Rifle through your record collection, and put on some of the popular French singer’s music as a tribute to her short, but incredible life.
A tiny, fragile-seeming chanteuse with the voice of a fallen angel, the woman who immortalised both "La Vie En Rose" and "Non, Je Ne Regrette Rien" was born Édith Giovanna Gassion this day in 1915 into the sort of family of which misery memoirs are made.
Abandoned by her junkie mother, Édith Piaf would grow up in her grandmother's brothel, learn stagecraft from her acrobat father, lose her only child when she was just 19, go through a bewildering cavalcade of lovers and, before her tragic and early death, become France's national diva and greatest international musical export.
A mere 4ft 8, even today, the songstress whose delicate frame gave her the nickname La Môme Piaf (the little sparrow) inspires movies, books and countless tribute albums. We are celebrating her memory and her work with a Rose Memoire, a suitably classy cocktail based on elegant rosé champagne.
There are a few places in the world with names that make you simply want to go - Timbuktu, Xanadu, Samarkand and Zanzibar. And, unlike Xanadu, Timbuktu and Samarkand, Zanzibar's actually fun when you get there.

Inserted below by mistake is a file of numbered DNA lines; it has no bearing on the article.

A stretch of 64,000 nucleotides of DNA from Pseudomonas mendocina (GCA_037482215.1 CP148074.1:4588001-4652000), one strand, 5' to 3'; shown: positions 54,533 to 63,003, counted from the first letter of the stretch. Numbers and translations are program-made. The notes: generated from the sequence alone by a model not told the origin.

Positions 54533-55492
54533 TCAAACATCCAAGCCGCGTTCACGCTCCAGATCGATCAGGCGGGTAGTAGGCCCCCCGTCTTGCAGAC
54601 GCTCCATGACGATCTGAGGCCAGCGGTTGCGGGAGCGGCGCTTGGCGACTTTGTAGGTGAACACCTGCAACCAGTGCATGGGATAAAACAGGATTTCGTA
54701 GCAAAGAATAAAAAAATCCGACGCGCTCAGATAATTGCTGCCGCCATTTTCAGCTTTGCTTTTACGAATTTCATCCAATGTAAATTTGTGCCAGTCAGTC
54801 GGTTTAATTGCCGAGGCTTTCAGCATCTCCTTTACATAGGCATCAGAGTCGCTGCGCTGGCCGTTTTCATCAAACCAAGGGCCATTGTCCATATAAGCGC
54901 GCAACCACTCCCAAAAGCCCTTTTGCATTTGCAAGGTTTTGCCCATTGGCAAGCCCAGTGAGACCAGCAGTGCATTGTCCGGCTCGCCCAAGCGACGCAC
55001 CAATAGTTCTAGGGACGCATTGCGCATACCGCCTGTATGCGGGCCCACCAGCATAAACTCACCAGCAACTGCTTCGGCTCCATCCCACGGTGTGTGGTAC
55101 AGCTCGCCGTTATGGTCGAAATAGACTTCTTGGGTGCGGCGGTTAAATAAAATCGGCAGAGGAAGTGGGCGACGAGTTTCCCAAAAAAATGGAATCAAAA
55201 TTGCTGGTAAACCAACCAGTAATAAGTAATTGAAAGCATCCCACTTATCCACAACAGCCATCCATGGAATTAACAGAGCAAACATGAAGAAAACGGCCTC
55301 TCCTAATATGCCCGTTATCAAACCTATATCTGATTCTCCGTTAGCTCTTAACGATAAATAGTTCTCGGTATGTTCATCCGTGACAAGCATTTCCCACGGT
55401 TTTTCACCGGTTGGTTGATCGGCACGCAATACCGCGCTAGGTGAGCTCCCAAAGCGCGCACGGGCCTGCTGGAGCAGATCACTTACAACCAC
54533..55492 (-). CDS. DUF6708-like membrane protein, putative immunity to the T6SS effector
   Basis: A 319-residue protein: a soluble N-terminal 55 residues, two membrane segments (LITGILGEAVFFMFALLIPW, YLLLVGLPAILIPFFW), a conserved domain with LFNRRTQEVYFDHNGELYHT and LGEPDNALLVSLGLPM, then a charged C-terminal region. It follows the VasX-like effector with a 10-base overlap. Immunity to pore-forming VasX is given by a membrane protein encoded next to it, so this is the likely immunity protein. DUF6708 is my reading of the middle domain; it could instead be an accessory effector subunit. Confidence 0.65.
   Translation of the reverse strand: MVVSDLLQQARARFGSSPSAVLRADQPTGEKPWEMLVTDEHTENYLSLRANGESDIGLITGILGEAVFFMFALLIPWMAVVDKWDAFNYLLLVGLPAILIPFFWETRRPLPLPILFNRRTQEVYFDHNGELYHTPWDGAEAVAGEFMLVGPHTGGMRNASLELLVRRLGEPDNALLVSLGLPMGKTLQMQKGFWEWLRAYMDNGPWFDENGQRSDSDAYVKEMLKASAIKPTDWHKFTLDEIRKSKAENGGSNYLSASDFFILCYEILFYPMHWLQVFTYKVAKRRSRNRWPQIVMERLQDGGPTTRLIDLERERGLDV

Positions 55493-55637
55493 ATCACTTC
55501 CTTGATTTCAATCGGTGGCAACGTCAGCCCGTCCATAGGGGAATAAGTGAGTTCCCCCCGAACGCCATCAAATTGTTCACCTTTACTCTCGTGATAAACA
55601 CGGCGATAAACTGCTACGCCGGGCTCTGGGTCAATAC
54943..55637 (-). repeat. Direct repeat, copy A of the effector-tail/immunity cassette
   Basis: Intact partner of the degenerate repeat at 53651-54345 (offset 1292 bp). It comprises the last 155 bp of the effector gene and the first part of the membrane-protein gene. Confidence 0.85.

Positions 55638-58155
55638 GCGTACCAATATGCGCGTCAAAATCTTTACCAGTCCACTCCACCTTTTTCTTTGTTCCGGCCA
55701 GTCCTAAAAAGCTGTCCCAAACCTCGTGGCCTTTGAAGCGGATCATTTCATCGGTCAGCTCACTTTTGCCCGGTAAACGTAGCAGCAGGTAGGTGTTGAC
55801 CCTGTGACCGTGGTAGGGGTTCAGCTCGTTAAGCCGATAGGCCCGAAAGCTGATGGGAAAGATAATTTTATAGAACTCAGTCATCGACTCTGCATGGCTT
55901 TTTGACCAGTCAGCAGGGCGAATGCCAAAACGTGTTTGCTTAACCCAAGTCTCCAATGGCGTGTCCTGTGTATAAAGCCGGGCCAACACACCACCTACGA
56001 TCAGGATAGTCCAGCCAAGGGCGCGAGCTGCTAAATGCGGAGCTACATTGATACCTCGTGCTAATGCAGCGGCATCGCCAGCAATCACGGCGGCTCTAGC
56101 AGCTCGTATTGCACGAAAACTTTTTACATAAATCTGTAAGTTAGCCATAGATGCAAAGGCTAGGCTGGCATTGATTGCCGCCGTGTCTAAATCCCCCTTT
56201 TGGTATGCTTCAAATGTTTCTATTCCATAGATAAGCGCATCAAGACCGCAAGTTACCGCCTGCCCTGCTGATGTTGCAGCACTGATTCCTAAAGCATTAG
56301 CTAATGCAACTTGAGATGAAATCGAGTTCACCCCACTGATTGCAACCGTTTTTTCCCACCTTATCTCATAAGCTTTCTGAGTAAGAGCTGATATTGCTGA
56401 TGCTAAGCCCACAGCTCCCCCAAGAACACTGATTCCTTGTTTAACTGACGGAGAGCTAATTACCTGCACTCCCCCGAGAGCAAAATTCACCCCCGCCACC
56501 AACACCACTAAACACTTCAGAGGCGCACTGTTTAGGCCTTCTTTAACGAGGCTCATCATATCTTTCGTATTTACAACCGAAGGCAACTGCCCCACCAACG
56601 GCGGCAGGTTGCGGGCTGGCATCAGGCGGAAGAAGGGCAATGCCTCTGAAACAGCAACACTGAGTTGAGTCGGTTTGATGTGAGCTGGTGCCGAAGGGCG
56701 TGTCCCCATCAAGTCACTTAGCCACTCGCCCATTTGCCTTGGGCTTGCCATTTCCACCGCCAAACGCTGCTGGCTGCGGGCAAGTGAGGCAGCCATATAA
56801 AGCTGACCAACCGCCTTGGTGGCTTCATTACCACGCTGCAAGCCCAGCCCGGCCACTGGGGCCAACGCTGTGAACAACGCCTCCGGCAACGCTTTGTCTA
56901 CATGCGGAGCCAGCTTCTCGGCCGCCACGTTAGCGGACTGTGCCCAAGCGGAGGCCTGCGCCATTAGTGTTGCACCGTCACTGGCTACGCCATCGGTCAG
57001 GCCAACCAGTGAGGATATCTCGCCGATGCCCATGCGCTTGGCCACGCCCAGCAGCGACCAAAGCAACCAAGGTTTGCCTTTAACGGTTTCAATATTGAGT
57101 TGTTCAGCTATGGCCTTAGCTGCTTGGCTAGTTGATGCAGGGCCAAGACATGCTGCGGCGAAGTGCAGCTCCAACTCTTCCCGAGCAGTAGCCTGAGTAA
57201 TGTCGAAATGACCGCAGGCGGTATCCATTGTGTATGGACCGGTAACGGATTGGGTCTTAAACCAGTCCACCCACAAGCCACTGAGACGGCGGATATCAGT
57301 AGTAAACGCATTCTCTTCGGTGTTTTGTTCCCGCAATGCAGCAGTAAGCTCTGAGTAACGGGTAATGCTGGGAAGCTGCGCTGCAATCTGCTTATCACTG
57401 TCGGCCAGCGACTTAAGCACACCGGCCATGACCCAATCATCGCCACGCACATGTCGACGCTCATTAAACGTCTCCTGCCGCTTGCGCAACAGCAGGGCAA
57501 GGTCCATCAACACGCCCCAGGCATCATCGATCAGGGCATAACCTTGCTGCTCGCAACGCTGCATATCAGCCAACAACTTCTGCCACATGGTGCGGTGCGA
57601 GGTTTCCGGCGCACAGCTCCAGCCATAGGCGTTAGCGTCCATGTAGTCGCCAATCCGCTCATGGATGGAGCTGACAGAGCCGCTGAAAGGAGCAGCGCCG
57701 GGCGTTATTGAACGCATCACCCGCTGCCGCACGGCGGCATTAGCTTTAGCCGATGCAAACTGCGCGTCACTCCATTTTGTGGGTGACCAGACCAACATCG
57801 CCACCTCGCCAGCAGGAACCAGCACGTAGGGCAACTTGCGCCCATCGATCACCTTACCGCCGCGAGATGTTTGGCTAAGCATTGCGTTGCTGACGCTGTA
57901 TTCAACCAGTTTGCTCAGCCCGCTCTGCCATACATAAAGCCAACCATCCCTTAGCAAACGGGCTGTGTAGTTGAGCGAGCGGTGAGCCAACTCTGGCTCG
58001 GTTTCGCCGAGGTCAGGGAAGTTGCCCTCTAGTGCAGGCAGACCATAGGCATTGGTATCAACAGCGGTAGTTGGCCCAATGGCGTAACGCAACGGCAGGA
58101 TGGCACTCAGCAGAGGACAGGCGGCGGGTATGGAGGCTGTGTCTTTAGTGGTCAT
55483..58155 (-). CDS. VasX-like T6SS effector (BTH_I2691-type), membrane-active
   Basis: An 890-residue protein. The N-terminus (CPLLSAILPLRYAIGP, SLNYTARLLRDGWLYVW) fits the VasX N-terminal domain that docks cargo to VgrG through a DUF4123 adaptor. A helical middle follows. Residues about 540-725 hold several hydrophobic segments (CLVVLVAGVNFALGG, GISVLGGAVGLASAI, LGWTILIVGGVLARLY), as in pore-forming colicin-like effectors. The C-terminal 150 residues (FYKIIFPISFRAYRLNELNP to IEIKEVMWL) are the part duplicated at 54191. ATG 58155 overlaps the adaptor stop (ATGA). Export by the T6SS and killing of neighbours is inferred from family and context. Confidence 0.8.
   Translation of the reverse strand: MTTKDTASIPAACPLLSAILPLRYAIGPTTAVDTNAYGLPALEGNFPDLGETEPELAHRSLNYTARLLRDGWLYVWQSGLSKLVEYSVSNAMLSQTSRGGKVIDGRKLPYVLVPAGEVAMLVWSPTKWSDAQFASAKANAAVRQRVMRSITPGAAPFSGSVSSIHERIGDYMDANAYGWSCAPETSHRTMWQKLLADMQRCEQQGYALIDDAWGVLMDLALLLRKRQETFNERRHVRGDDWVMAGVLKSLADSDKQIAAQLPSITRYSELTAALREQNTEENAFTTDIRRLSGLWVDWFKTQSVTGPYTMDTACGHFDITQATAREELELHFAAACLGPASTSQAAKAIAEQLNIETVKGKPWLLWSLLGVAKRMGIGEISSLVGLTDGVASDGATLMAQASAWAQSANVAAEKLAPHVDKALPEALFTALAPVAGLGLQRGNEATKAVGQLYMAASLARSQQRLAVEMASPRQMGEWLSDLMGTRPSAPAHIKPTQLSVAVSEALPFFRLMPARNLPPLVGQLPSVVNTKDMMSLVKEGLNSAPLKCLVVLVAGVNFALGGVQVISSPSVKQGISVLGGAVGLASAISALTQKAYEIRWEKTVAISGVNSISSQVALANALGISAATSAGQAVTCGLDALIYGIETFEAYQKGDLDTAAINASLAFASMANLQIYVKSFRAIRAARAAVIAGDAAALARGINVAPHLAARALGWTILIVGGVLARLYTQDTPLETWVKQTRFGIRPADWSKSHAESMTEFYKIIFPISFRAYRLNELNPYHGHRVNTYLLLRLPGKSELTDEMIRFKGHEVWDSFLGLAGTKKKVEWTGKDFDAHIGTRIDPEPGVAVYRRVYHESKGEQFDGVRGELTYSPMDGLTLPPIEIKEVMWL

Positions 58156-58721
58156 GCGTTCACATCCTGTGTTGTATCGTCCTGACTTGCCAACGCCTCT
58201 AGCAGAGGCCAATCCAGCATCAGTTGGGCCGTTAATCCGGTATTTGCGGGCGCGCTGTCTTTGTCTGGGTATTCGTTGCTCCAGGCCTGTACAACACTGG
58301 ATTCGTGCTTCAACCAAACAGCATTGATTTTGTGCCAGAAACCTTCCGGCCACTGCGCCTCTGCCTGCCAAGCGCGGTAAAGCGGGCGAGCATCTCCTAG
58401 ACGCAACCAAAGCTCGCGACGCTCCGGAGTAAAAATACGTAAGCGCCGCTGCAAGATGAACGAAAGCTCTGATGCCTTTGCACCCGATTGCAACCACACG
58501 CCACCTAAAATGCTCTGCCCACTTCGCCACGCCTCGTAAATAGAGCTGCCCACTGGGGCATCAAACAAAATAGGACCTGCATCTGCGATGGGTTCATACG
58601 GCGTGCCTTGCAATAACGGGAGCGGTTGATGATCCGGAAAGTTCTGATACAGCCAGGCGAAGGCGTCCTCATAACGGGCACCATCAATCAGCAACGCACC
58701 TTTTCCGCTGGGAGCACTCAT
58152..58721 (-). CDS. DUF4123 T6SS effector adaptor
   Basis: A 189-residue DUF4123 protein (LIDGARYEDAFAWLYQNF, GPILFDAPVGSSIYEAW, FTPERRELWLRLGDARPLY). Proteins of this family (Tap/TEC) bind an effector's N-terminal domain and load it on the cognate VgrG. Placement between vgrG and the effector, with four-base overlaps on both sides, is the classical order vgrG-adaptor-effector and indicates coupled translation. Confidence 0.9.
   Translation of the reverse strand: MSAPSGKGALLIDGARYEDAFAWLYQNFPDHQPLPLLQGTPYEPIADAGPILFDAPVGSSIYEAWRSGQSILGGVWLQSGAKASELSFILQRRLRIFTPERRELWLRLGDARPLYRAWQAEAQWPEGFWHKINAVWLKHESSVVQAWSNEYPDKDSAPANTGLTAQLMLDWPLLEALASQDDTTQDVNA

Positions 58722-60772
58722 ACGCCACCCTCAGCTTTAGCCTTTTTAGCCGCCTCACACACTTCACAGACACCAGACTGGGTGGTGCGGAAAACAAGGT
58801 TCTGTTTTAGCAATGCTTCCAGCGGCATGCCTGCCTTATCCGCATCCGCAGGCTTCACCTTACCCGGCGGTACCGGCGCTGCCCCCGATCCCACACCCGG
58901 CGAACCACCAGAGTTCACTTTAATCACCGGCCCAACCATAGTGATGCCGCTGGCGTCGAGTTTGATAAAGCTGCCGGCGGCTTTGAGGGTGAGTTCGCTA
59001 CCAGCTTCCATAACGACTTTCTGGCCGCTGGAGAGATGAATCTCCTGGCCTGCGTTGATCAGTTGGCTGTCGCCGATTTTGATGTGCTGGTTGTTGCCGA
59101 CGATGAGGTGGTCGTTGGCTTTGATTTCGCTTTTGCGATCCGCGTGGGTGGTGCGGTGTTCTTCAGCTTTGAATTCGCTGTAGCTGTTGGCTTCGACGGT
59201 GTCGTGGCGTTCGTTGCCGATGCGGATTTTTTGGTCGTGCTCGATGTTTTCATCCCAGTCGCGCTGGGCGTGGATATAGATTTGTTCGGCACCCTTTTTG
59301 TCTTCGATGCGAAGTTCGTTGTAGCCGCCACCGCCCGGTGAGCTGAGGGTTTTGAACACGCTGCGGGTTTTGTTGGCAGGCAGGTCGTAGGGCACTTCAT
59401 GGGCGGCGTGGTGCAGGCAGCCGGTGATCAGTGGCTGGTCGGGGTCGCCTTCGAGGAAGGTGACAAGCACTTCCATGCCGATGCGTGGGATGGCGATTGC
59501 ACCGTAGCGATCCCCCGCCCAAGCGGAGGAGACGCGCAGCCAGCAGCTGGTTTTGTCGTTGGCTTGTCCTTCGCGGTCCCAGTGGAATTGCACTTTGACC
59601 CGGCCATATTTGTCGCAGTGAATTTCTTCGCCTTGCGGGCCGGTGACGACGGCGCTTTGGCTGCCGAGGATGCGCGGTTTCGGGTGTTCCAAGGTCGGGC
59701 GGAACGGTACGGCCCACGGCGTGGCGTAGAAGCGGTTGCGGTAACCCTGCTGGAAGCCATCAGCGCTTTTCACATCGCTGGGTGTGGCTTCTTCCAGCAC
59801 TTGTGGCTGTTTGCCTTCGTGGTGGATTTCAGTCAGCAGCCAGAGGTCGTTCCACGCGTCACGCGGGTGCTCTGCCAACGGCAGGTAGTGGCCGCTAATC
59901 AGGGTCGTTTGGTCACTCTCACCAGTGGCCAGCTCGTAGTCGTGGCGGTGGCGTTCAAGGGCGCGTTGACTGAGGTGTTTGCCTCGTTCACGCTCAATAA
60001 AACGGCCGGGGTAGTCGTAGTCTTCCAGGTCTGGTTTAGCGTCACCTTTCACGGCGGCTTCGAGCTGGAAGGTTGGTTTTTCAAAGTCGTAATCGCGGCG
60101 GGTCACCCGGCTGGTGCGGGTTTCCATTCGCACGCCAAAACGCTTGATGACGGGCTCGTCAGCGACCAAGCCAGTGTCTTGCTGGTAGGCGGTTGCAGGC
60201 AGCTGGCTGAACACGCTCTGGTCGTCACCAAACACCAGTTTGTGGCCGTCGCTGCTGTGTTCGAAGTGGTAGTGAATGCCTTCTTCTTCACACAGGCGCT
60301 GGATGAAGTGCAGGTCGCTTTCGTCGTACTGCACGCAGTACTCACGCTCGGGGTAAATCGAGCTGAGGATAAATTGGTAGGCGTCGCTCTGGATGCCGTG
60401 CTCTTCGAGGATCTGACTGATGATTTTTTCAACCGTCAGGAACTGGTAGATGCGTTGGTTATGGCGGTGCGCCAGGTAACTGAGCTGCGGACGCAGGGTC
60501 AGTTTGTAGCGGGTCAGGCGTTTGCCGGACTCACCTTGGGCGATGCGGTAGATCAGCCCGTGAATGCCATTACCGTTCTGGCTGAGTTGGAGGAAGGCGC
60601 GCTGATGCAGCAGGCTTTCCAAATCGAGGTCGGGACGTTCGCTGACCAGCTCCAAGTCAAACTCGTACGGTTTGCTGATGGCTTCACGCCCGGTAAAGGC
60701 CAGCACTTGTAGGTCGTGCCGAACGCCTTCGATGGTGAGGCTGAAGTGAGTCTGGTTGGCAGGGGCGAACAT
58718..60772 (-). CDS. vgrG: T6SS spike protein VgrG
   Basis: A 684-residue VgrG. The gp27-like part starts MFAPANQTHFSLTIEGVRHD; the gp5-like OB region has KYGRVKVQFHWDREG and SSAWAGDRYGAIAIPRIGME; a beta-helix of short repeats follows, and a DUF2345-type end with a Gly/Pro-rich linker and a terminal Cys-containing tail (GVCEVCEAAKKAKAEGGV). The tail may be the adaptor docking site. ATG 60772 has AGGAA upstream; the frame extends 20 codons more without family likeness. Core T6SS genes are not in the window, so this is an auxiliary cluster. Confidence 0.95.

So, in the interests of broadening geography, we're celebrating Zanzibar's independence day. That despite the fact that it's not independent any longer, but part of the East African nation off whose shores it lies - Tanzania - although it does have its own parliament and president.
Zanzibar is, fact fans, not an island but an archipelago, rich in the sort of flawless white sand beaches we could really do with at this time of year (at least in the Northern hemisphere), as well as historic Swahili architecture.
With one eye on those delicious beaches, those stellar coral reefs, and the capital, Stone Town, we're drinking the suitably named Epestone Daiquiri.
The Indian state of Goa, beachfront hippie paradise and mecca for anyone into trance, yoga or Enfield bikes, celebrates the 50th anniversary of its liberation today.
Conquered by the Portuguese more than 500 years ago, Goa remained a part of Portugal until as late as 1961, when Indian forces invaded, the Portuguese surrendered, and, on this day, Goa became the smallest state in India.
We are rather partial to the odd curry, and find that both lassi and raita help them go down a treat. So we will be celebrating Goa's 50th anniversary with one of our own creations, a Raita Cocktail, with plenty of Indian spice. It contains cardamom, cumin, cucumber and yoghurt liqueur, along with a healthy slug of gin.